Introduction to modulo seven

This week I introduced the students to the finite field of seven elements via the following puzzle found at http://mathfair.com/puzzles.html:

Circle Jump image found on http://mathfair.com/puzzles.html

Redraw the figure so that each of the seven circles is big enough to hold a penny. The problem is to shade each of the shaded circles. However, there’s a catch. Here’s the rules that you have to follow.

Starting with any circle, count clockwise three circles and shade the third circle. Continue in this way, each time beginning at an empty circle and counting clockwise three circles and then shading.

As there are seven circles, the students where able to change the problem from counting over three spaces to counting over n spaces.  They where able to figure out that multiples of seven will not work and that 10 is congruent to 3 modulo 7.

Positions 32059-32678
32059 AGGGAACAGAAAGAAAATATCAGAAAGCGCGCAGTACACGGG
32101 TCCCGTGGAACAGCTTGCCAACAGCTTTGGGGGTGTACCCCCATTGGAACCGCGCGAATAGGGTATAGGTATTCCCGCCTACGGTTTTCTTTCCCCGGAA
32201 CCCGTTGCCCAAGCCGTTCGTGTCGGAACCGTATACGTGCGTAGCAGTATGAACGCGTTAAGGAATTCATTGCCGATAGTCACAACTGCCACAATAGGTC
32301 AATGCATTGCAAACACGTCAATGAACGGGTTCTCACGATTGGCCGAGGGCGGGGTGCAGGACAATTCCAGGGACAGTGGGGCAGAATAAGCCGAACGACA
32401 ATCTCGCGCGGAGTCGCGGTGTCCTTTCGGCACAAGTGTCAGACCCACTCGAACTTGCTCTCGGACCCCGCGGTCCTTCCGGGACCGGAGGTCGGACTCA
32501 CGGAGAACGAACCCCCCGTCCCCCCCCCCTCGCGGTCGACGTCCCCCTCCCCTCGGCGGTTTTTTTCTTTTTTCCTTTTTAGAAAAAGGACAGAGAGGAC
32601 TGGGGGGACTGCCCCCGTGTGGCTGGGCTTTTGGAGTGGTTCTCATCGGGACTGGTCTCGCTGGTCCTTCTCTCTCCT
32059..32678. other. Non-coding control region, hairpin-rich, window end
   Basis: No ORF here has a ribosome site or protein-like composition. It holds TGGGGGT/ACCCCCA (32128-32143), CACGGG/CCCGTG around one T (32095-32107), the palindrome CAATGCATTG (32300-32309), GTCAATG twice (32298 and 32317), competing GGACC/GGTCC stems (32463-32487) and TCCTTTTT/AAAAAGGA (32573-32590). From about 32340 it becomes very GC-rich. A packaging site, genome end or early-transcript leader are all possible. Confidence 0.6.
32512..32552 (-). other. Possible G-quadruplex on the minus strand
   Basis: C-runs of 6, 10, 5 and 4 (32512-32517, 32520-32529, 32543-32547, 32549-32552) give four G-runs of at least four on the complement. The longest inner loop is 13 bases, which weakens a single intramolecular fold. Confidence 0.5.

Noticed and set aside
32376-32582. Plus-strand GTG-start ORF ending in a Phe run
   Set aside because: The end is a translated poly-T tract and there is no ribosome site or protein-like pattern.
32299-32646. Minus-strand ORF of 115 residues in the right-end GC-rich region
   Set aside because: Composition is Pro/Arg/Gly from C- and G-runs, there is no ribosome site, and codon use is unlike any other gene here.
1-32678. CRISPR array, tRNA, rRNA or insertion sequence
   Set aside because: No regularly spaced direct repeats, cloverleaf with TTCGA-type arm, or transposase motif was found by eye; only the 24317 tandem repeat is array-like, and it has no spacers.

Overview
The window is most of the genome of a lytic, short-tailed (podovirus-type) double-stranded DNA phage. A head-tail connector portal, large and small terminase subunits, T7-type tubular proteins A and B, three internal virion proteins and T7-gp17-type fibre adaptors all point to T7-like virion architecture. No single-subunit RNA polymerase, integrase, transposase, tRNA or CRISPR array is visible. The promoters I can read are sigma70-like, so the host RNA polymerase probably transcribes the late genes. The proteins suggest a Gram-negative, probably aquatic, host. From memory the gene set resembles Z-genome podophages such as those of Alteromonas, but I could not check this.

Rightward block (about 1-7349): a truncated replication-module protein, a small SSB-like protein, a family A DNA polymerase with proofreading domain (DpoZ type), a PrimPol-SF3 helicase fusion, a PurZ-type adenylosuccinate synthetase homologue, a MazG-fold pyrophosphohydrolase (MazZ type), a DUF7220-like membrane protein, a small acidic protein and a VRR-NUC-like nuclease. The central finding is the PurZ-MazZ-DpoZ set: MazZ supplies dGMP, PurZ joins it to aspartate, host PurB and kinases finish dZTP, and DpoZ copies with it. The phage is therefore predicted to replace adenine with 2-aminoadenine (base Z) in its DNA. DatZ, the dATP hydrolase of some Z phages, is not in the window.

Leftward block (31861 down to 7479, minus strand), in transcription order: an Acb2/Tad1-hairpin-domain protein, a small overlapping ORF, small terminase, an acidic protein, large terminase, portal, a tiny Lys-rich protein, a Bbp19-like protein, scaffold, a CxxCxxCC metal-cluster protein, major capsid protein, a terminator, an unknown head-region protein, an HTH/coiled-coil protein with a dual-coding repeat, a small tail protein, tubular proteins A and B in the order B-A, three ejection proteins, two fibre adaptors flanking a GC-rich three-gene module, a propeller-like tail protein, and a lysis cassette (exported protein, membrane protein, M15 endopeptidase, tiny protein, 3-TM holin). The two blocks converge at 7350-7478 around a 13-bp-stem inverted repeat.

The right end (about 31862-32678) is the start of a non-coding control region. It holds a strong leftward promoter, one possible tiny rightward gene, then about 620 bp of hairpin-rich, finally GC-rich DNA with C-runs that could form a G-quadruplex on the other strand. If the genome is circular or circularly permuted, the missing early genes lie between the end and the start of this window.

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About Branden

As a GK-12 Fellow, I meet with a group of middle school students at Rosedale Middle School in Kansas City, Kansas. There I talk to them about what a mathematician does and teach them ways of thinking about problems. I am a student of Craig Huneke at the University of Kansas. As a far as my research is concerned, I am currently studying the theory of maximal Cohen-Macaulay modules. In particular, I am interested in determining if countable Cohen-Macaulay type implies finite Cohen-Macaulay type over a complete local Cohen-Macaulay ring with an isolated singularity. I also enjoy working with Macaulay2 .
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